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Toward an effective use of β-catenin immunohistochemistry in the evaluation of challenging melanocytic lesions

  • Emily M. ErstineEmail author
  • Alexander J. Lazar
Editorial

In this issue, Fouchardiere and colleagues [1] proffer that nuclear β-catenin expression as detected by immunohistochemistry (IHC) can be a helpful screening tool to distinguish an ambiguous dermal melanocytic proliferation as a deep penetrating nevus (DPN) from similar entities on its differential diagnosis, including “blue” melanocytic tumors, spitzoid tumors, nevoid and superficial spreading melanomas (SSM), and pigmented epithelioid melanocytomas (PEM). Firstly, they retrospectively evaluated nuclear β-catenin expression in 178 diagnostically challenging and unambiguous lesions and found that 98/100 of the DPN were positive, along with 2/16 melanomas (one SSM and one nevoid melanoma with a plexiform clone), while all spitzoid, blue, and PEM (n = 30, 26 and 6, respectively) lesions lacked nuclear accumulation of β-catenin. Because nuclear accumulation of β-catenin can drive cyclin D1 expression in other cellular contexts, they also evaluated nuclear and cytoplasmic cyclin D1 expression, which was not significantly different among the diagnostic groups, suggesting that cyclin D1 expression is not entirely dependent upon nuclear β-catenin expression. Secondly, they evaluated nuclear β-catenin IHC expression in a set of 13 diagnostically-ambiguous melanocytic tumors with DPN in the differential diagnosis. Three of four cases with canonical DPN mutation profiles were the only β-catenin-positive cases; there were no false positives by β-catenin IHC.

Deep penetrating nevus is a relatively recently defined diagnostic entity, formally defined as a diagnostic entity in 1989 by Seab and colleagues [2]. The typically darkly-pigmented lesions are most commonly located on the face, upper trunk, or proximal extremities of young female patients. Histologically, they demonstrate pleomorphic pigmented cells arranged in loose nests that penetrate deeply into the reticular dermis or subcutis. Nearly a third of the 70 cases studied by Seab et al. were initially misdiagnosed as melanoma, but there were no local recurrences or distant metastases.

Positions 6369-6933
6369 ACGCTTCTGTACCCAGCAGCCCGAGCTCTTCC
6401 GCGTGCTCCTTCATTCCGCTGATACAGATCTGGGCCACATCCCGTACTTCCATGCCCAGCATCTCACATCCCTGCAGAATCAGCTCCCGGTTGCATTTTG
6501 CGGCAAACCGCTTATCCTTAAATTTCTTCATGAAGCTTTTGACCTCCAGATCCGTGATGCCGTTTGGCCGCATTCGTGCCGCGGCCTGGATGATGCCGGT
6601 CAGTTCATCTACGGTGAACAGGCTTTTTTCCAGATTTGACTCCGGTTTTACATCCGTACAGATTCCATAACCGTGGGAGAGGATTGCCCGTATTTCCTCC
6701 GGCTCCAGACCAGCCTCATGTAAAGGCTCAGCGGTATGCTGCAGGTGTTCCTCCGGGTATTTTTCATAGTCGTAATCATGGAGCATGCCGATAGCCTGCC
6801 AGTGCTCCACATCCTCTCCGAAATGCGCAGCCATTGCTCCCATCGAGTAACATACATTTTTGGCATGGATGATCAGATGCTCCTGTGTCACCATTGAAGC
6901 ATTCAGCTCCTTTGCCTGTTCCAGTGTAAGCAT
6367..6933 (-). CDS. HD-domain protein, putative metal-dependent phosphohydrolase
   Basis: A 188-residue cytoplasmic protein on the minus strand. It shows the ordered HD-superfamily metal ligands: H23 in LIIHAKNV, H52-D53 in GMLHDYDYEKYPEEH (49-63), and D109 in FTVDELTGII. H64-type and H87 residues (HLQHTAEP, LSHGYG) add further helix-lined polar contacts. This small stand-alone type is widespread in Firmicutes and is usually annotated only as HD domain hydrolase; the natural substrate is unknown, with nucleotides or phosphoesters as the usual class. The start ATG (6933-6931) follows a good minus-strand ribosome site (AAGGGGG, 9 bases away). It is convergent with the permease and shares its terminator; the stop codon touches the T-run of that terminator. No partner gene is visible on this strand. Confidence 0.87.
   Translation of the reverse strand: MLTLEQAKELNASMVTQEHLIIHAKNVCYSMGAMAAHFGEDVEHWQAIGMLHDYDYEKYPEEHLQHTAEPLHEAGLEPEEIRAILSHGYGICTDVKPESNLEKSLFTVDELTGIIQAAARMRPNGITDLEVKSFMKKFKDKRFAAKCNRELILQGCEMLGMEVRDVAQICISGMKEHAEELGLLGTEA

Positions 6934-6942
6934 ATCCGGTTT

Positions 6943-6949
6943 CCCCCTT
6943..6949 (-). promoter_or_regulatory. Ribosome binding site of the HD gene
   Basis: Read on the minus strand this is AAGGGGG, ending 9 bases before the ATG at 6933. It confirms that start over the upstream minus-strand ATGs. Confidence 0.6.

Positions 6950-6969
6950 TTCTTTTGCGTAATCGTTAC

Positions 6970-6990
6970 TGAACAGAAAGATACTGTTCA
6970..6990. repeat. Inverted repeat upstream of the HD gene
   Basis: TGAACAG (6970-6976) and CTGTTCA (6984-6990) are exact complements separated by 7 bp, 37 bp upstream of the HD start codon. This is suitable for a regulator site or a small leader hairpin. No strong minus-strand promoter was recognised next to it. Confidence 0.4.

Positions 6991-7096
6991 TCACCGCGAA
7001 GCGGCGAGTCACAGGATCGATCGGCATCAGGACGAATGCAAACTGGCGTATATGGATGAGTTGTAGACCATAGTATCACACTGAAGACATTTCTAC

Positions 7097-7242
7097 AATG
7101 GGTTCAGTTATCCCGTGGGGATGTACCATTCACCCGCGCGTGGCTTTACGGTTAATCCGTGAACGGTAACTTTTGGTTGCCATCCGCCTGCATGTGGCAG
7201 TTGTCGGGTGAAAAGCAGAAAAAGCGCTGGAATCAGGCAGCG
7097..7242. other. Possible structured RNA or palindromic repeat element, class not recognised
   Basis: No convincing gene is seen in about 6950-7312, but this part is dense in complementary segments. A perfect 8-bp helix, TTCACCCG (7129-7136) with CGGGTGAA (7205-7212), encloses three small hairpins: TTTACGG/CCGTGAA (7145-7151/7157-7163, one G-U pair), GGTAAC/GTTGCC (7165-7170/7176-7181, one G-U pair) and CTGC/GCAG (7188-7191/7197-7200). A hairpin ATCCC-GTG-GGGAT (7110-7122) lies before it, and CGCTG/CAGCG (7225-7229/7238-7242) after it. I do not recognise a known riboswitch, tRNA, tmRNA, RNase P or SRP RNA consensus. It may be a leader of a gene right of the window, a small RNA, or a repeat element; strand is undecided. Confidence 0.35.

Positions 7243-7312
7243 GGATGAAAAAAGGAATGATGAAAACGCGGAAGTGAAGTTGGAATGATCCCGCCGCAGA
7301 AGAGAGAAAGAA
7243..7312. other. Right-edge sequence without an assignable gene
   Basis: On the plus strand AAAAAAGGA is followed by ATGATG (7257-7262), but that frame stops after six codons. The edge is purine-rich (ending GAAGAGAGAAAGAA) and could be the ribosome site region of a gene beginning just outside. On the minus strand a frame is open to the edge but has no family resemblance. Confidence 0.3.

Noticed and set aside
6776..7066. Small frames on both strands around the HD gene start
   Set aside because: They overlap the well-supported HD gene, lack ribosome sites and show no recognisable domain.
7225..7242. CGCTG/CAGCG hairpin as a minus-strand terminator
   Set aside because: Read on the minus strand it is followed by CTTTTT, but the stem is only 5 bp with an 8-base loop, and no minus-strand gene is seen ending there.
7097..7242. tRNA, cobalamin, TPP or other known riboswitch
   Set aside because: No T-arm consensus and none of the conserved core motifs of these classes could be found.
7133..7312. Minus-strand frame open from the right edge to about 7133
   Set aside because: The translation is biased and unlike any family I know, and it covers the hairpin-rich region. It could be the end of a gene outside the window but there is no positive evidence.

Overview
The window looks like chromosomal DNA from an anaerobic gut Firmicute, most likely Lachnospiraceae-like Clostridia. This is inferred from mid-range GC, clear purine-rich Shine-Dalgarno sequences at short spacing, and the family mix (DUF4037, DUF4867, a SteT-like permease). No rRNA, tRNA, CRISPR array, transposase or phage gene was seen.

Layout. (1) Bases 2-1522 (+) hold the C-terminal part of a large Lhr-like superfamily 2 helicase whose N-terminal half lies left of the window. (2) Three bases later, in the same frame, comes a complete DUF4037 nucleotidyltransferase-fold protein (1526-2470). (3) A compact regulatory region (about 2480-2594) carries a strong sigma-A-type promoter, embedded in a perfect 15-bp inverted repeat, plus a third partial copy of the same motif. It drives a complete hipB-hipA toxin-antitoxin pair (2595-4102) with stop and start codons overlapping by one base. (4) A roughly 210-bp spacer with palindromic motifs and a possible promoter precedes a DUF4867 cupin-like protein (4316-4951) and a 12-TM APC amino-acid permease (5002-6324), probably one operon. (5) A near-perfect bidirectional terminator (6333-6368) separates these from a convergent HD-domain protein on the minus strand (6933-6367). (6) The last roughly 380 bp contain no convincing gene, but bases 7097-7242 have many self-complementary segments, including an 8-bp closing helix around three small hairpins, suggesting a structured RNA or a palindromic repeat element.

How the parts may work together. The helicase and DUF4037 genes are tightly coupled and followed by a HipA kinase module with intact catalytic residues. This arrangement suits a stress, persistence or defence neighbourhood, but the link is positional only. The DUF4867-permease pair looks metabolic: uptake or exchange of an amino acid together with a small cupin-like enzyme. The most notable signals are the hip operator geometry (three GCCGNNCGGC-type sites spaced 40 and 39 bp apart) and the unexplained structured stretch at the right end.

Categorically speaking, DPN were regarded clinically and pathologically as a variant of blue nevus [3, 4, 5] until 2013 when Bender and colleagues showed that DPN harbor HRAS mutations and lack recurrent activating mutations in GNAQ or GNA11 that blue nevi often possess [6]. While DPN may clinically appear like blue nevi, their pathologic distinction from benign blue nevi matters to the extent that it has been recently reclassified in the most recent WHO of skin tumors [7] as an intermediate melanocytic lesion alongside PEM. DPN possess some locoregional metastatic potential [8] distinguishing it from conventionally benign lesions, but not giving rise to distant metastases or death as seen in melanoma. The rare instances of lesions diagnosed as DPN associated with distant metastasis or death could well be melanoma misdiagnosed as DPN. Nevertheless, morphologic and molecular transformation from DPN to melanoma has been described on rare occasion [9]. Thus, it is very important to distinguish DPN from wholly benign melanocytic neoplasms and melanoma as their clinical management and prognosis are different. This present work suggests that immunohistochemistry for β-catenin could be a helpful tool within this differential diagnosis.

β-catenin is a key molecule in the complex Wnt signaling pathway, which regulates cell proliferation [10]. It appears to function primarily through the nucleus in mesenchymal and neuroectodermal tissues, but also has a membranous role with adherens junctions in epithelial tissues [11]. Dysregulation of the Wnt pathway via accumulation of β-catenin can occur by one of a variety of mechanisms, which in turn causes significant downstream effects, such as increased expression of cyclin D1, which is associated with various—usually malignant—neoplastic processes, including colorectal [12], hepatocellular [13] and pancreatic [14] carcinomas, melanoma, and dysplastic melanocytic nevi [15], to name a few.